938 Words for Mike Danko
Before his eighth birthday, the child had grown weary of the world, so he stacked his toys inside his sister’s closet—the real metal dumptruck, the Lego set, the Cleveland Indians miniature baseball bat with Toby Harrah’s signature, and even the dual racers and their electrified track. As he was done with the world, he was done with the toys, as well, dumb symbols of the vaster complicity in which he’d refuse thereafter to be called an accomplice. He felt good about it; he felt liberated, and asked his mother not for his usual four p.m. peanut butter and jelly sandwich, but for peanuts themselves and a short glass of whiskey, neat. “I want to be mean like Father,” he told her. “It’s time to face up to this monstrosity.”
His mother showed little concern. She was a social worker, after all, a Woodstock attendee, and had wept the evening Sirhan Sirhan shot Robert Kennedy. Long before the child was born, she knew the world had gone to shit. She also knew that, although the boy was more mature than most seven year olds, he’d likely gag on the smell of the Jack Daniels before getting any in his mouth. That didn’t turn out to be the case. He drank it down then asked for another. “Nope. One per day. That stuff’ll put hair on your chest, and I don’t want to have to explain that to Mrs. Steamboat at open house.” The boy munched his peanuts and decided to ask Mrs. Steamboat out for a date the following Friday. It didn’t matter to him that she was married.
Father came home from work at six as usual and, after hanging his suit jacket on the banister, sat down to read the Plain Dealer before supper. “I’m dying for a drink,” he said to Ann Landers, and once again to Sheldon Ocker the sports columnist, before Mother arrived in the family room carrying a short glass of Jack and a bowl of salted peanuts. “Long day at the office. That bastard Connor got the Philips contract. The fucker. Probably gonna buy another condo in Clearwater. Thanks, Honey. I needed this.” He drank. He crunched the ice between his molars, which made the boy cringe.
“But I’m dying, too,” said the boy to his father. “I’m dying because the world is a terrible place and I want no part of it. I resigned from the world today.” It was a proclamation. It was a manifesto. It was true, but neither Mother nor Father seemed to pay attention. She was tending to dinner—a three-cheese lasagna, garlic bread, and a salad—and he was engrossed in the astrology. He was a Taurus and his mistress a Libra. Would they ever be compatible? Would they ever have a life of their own in someplace not called Cleveland? He wasn’t sure. He was lost in her creamy thighs when the boy said, “The world’s replete with scoundrels and you top the list, you motherfucking drunk.” That got Father’s attention. Well-placed ire’s an effective communicative tool. “Also, I’m gonna get Mrs. Steamboat pregnant on Friday night.”
They worried about the boy, that’s true, but there was another napping in the upstairs bedroom, a girl who was silent and never did unusual things. She’d eat her lasagna puréed later and burp obnoxiously while the boy was trying to sleep. She was the pride and joy, and although the boy had contemplated on more than one occasion on sticking her little belly with sewing needles, so far he had refrained. “What are we going to do with this boy?” asked Father. “You think he needs counseling?” Mother was straightening dish towels and thinking about Jimi Hendrix, Ethel Kennedy, and Bobby Seale. Father was lamenting the lack of dessert. “Besides the boy, a piece of chocolate cake would nice from time to time,” he announced. He considered taking the Pontiac out to the grocery for an Entenmann’s coffee cake and pausing on the way back home for a glance at his mistress’s bedroom window, but it was getting late. Soon they’d all be turning in. It had been a long day.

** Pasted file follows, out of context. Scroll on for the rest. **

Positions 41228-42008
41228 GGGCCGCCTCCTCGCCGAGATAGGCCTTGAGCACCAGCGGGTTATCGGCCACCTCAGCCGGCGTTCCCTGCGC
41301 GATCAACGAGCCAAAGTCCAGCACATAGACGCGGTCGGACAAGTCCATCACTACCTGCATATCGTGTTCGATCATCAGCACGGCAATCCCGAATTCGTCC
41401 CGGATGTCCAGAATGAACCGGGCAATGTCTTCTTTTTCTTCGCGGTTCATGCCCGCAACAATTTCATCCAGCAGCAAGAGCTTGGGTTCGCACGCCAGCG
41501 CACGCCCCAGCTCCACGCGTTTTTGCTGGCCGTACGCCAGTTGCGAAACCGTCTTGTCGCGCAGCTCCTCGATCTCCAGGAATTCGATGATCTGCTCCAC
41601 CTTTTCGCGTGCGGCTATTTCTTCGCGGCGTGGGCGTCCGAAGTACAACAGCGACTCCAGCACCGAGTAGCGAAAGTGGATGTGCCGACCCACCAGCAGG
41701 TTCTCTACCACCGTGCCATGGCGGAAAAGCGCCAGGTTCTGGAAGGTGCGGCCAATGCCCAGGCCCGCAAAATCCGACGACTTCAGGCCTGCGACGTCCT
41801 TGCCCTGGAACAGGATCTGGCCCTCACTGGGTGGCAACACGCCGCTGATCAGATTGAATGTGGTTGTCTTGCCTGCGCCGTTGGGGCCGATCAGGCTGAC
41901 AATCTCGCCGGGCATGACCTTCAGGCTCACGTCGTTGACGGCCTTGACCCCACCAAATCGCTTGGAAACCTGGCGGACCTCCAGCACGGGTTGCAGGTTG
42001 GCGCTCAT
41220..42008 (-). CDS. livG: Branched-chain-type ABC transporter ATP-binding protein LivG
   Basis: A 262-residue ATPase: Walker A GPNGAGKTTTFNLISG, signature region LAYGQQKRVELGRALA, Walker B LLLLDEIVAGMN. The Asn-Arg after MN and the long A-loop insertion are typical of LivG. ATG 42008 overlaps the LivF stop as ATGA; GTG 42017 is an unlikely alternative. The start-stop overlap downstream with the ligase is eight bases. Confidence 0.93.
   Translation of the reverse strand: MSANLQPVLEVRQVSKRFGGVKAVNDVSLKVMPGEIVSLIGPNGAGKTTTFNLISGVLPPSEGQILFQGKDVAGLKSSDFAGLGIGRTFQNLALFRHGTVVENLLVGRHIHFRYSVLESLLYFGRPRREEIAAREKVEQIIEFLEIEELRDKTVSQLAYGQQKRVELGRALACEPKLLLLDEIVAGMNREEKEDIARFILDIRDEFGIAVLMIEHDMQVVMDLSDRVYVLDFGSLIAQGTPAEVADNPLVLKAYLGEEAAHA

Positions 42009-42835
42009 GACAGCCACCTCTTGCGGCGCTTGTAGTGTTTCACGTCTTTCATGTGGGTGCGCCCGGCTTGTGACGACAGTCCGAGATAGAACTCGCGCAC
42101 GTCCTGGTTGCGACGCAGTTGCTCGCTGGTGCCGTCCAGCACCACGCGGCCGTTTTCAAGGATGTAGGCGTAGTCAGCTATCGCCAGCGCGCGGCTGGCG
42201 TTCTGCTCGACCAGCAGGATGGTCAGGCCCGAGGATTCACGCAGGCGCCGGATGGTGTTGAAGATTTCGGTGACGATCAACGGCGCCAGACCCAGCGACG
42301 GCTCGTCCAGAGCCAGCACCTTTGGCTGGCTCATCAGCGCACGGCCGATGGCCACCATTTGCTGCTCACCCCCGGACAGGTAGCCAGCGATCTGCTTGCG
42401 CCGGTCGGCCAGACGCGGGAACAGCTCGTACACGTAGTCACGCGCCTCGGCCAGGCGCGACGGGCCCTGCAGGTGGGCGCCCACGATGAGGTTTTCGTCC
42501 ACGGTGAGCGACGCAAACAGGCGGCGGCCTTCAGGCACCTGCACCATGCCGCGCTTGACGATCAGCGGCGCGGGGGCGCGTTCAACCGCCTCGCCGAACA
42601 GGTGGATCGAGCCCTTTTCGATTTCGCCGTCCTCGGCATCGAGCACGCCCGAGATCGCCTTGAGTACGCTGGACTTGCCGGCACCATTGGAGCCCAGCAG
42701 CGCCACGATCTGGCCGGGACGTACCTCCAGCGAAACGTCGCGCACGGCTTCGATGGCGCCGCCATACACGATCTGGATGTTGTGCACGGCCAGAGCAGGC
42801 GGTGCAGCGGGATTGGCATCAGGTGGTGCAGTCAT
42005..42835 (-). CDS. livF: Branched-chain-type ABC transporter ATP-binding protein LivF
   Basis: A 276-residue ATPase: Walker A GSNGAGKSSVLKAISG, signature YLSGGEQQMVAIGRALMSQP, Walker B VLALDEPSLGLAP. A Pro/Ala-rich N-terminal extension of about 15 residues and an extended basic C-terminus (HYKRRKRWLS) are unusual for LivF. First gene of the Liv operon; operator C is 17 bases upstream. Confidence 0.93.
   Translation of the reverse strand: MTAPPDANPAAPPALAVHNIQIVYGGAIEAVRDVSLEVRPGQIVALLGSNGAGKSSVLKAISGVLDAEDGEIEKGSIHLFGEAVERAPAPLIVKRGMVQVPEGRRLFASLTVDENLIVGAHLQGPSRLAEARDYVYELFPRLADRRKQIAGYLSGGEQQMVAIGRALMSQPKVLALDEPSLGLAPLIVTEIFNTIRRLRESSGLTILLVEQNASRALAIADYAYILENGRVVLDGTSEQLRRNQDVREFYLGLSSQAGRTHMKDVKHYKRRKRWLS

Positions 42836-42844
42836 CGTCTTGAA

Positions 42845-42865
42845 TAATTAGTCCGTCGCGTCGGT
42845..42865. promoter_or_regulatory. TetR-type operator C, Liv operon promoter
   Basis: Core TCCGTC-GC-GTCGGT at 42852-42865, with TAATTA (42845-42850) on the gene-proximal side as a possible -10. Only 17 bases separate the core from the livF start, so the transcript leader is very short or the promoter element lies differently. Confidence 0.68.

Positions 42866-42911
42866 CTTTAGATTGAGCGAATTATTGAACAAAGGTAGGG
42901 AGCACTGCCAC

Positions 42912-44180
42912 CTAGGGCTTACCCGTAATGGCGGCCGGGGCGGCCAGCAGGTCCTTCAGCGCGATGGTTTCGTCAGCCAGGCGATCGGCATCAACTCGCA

The boy—in bed for fifteen minutes—drowsed himself to sleep by thinking of Mrs. Steamboat’s bra—which had been visible through her blouse that day—and the face of Leonid Brezhnev. Both were equally important. Both signaled the world’s unfairness, its edging toward some undeniable, implacable, inevitable brutality. In his dream, Mrs. Steamboat’s name was Mrs. Dreamboat and Brezhnev was eating barbecued chicken with President Carter somewhere down in Georgia. As he dreamed improbable things, his mother and father made love in the master bedroom while the baby slept with un-puréed strands of mozzarella between her little teeth. It was May 11, 1977, and the Indians were tied with the Milwaukee Brewers in the bottom of the seventh at Municipal Stadium, but no one cared except Sheldon Ocker—and maybe even he didn’t care.
The next day—a Thursday—dawned pink with streaks of worldly promise in the sky. Lake Erie gleamed. The city hummed, and the Terminal Tower appeared insurmountable as the boy stared at it from the school bus. The world, unfortunately, was still there, and he was in it. He was in it, and he would be until he at least turned ten. That would be a turning point; that would be Mrs. Steamboat walking through the parking lot of M.L. King Elementary School and not breaking stride when he called. That would be, for him, the beginning of the end of the world, but he had conquered it already.
Carl Boon is the author of the full-length collection Places & Names: Poems (Nasiona Press, 2019). His writing has appeared in many journals and magazines, including Prairie Schooner, Posit, and The Maine Review. He received his Ph.D. in Twentieth-Century American Literature from Ohio University in 2007, and currently lives in Izmir, Turkey, where he teaches courses in American literature at Dokuz Eylül University.